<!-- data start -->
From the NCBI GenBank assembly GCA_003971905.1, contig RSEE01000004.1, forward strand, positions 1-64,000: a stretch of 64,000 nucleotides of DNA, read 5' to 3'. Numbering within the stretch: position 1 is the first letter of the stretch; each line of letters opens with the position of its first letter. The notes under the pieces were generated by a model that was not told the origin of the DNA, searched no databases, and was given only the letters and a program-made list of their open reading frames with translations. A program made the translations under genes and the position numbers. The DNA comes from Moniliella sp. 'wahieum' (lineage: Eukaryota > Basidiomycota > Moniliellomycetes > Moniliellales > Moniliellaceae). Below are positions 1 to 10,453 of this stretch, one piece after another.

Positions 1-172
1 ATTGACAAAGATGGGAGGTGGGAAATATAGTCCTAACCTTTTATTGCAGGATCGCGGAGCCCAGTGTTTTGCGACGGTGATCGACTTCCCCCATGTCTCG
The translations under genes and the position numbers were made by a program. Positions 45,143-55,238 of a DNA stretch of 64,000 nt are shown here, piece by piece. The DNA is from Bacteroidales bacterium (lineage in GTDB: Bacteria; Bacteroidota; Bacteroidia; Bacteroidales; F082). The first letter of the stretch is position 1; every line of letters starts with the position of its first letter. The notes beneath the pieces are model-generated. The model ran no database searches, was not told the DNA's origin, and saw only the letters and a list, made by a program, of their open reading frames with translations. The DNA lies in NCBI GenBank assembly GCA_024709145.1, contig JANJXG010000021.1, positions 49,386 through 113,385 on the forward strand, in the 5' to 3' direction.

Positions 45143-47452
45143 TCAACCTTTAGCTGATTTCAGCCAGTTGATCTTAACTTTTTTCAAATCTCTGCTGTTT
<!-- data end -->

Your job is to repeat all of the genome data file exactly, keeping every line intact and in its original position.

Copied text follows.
From the NCBI GenBank assembly GCA_003971905.1, contig RSEE01000004.1, forward strand, positions 1-64,000: a stretch of 64,000 nucleotides of DNA, read 5' to 3'. Numbering within the stretch: position 1 is the first letter of the stretch; each line of letters opens with the position of its first letter. The notes under the pieces were generated by a model that was not told the origin of the DNA, searched no databases, and was given only the letters and a program-made list of their open reading frames with translations. A program made the translations under genes and the position numbers. The DNA comes from Moniliella sp. 'wahieum' (lineage: Eukaryota > Basidiomycota > Moniliellomycetes > Moniliellales > Moniliellaceae). Below are positions 1 to 10,453 of this stretch, one piece after another.

Positions 1-172
1 ATTGACAAAGATGGGAGGTGGGAAATATAGTCCTAACCTTTTATTGCAGGATCGCGGAGCCCAGTGTTTTGCGACGGTGATCGACTTCCCCCATGTCTCG
The translations under genes and the position numbers were made by a program. Positions 45,143-55,238 of a DNA stretch of 64,000 nt are shown here, piece by piece. The DNA is from Bacteroidales bacterium (lineage in GTDB: Bacteria; Bacteroidota; Bacteroidia; Bacteroidales; F082). The first letter of the stretch is position 1; every line of letters starts with the position of its first letter. The notes beneath the pieces are model-generated. The model ran no database searches, was not told the DNA's origin, and saw only the letters and a list, made by a program, of their open reading frames with translations. The DNA lies in NCBI GenBank assembly GCA_024709145.1, contig JANJXG010000021.1, positions 49,386 through 113,385 on the forward strand, in the 5' to 3' direction.

Positions 45143-47452
45143 TCAACCTTTAGCTGATTTCAGCCAGTTGATCTTAACTTTTTTCAAATCTCTGCTGTTT